Osteochondrosis of the cervical spine. Symptoms and treatment of osteochondrosis of the cervical spine

The anatomical and physiological features of the cervical spine leave a definite imprint on the clinical and radiological manifestations of intervertebral osteochondrosis. Most often (23.9%) of osteochondrosis of the cervical spine are found in representatives of such sports as classical, freestyle, sambo and judo wrestling. A high percentage of sportsmen’s diseases is caused by the specific nature of physical loads on the cervical spine (holding on the bridge, frequent falls on the head, increased flexion-extension mobility in the cervical spine). This is followed by sports such as athletics and weightlifting. Quite often, osteochondrosis of the cervical spine is caused by hammer throwers, disk throwers, and core pushers.
Also noteworthy is the fact that 86% of patients were under the age of 35 years.

Symptoms of osteochondrosis of the cervical spine . Pain, which is often accompanied by numbness (sensation of “crawling creeps” all over the arm). The pain intensifies with coughing, sneezing, and tilting the head. Sometimes head movements are accompanied by a crunch in the cervical spine. Objectively determined stiffness and tension of the cervical muscles. Often there is a syndrome of the anterior scalene muscle.
This symptom is characterized by pain along the inner surface of the shoulder, forearm, and hand to the fourth to fifth fingers.

With osteochondrosis of the cervical spine, craniocerebral disturbances are possible, which are associated with pathology of the vertebral artery. In the pathogenesis of the vertebral artery, in the first place is the proliferation of bone processes in the direction of the intervertebral holes. The leading symptom is a headache, which is localized in the neck and extends to the parietal region. The pain intensifies with head movements. Sometimes dizziness, nausea, and even vomiting are observed.

A number of visceral disorders are characteristic , which consist of a number of syndromes, among which the leading one is cardiac. Cervical angina is characterized by pain in the shoulder girdle and interscapular region, followed by the movement of pain in the region of the heart. As a rule, such changes are not recorded on the electrocardiogram.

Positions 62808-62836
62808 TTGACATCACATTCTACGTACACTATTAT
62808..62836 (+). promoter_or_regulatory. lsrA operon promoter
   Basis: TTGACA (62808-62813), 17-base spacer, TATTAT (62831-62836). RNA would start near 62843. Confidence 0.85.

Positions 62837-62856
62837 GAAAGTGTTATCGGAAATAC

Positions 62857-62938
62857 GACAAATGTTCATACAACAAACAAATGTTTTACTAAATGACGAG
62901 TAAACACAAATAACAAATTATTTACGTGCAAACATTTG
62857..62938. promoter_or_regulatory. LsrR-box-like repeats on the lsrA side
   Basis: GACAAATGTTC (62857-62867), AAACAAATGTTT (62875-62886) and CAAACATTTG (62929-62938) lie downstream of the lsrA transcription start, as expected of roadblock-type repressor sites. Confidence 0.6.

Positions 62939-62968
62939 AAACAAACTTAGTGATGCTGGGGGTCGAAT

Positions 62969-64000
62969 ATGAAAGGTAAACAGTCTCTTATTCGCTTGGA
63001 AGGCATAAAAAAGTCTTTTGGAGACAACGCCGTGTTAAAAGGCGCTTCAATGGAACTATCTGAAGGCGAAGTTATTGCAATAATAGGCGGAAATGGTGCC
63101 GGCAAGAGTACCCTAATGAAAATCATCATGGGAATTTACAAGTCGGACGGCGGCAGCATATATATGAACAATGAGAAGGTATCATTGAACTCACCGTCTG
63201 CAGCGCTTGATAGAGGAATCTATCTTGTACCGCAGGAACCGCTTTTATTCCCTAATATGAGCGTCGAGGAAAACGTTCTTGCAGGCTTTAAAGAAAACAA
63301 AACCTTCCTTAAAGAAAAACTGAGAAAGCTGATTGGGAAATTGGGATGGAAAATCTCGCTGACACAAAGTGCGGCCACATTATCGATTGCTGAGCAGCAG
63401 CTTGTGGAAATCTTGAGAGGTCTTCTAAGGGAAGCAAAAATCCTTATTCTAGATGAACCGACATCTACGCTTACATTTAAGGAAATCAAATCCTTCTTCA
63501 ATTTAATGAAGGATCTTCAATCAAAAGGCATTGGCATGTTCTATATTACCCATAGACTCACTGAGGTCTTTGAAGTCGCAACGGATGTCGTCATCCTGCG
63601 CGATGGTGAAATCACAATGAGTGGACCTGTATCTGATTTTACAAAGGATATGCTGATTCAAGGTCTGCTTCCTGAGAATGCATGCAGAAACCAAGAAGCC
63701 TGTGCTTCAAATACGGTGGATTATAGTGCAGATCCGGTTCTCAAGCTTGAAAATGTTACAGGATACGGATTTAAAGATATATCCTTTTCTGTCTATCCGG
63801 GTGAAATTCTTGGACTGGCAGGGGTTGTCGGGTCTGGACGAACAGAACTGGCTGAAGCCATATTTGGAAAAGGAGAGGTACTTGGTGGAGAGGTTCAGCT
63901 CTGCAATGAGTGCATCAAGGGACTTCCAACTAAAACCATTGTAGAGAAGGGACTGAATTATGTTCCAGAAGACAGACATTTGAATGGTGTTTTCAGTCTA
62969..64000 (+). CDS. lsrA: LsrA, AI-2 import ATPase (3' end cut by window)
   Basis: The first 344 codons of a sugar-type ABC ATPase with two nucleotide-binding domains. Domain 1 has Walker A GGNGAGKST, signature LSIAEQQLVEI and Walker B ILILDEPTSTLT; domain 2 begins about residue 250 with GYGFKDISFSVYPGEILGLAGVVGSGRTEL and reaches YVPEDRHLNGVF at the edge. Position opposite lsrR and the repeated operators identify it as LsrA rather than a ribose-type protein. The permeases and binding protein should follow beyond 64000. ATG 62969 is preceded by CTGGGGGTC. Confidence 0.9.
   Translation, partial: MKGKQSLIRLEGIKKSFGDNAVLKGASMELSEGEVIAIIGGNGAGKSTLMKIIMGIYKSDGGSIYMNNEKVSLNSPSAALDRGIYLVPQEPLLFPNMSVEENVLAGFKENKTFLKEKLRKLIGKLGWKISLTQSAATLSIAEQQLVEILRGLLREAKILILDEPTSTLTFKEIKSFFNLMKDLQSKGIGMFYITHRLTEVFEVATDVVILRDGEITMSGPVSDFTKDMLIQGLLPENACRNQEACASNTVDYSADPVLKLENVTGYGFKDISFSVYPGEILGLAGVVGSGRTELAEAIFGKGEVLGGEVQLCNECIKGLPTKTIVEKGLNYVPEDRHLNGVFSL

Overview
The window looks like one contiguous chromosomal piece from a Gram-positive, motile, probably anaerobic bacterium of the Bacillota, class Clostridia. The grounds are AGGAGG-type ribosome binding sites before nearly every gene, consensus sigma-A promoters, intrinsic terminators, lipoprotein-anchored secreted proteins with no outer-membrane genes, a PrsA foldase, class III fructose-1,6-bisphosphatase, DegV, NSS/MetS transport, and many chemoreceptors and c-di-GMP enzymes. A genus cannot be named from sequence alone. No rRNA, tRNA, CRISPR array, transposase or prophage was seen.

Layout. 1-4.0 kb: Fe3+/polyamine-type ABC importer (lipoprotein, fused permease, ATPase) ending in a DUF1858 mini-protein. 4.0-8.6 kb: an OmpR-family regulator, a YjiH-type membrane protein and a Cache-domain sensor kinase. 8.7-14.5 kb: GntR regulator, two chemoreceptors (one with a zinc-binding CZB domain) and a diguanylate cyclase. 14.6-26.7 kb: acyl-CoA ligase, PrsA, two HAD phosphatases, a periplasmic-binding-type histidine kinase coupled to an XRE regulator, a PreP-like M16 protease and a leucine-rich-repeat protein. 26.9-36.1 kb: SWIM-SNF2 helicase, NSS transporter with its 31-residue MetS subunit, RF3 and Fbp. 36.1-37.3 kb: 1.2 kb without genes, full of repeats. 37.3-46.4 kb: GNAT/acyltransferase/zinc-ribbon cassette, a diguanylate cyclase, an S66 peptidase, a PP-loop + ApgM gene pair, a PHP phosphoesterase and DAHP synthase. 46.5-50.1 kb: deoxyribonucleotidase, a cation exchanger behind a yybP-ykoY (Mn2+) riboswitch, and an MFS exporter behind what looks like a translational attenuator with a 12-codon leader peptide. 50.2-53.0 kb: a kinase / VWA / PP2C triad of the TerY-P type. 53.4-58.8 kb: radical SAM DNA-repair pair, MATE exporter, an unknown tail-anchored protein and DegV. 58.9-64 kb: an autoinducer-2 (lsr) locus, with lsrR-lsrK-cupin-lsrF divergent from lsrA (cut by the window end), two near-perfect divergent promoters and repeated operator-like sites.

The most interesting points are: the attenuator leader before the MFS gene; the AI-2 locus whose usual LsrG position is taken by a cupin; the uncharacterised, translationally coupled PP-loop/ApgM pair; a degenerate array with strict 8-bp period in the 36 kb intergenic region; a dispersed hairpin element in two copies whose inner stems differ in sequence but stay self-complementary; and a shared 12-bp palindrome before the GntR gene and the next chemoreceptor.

The main radiological signs of cervical osteochondrosis are: a decrease in the height of the intervertebral disc, subchodular sclerosis, marginal growths on the front and rear surfaces of the vertebral body, deformation of the uncovertral processes, subluxation of the vertebral bodies, and in some cases retrograde spondylolisthesis (as a sign of instability).

Treatment can be conservative and prompt. With conservative treatment during the exacerbation period, maximum rest is created for the cervical spine. The patient is placed on the shield and put a small pillow under his head. When the torso is upright, it is necessary to wear a collar like Shants. Drug treatment involves B vitamins, rumalon, rheopirin, pyrabutol, analgin.

Of the physiotherapy procedures, the most widely used are electrophoresis with novocaine, ultrasound, diadynamic currents, currents of the “Wave” type. A good effect is given to the massage of the collar zone in order to relieve muscle contracture, and then maintain a certain muscle tone. After removing the pain syndrome, physiotherapy exercises are widely used to improve blood circulation, create and strengthen the muscular collar. If conservative treatment is ineffective, they resort to surgical treatment.

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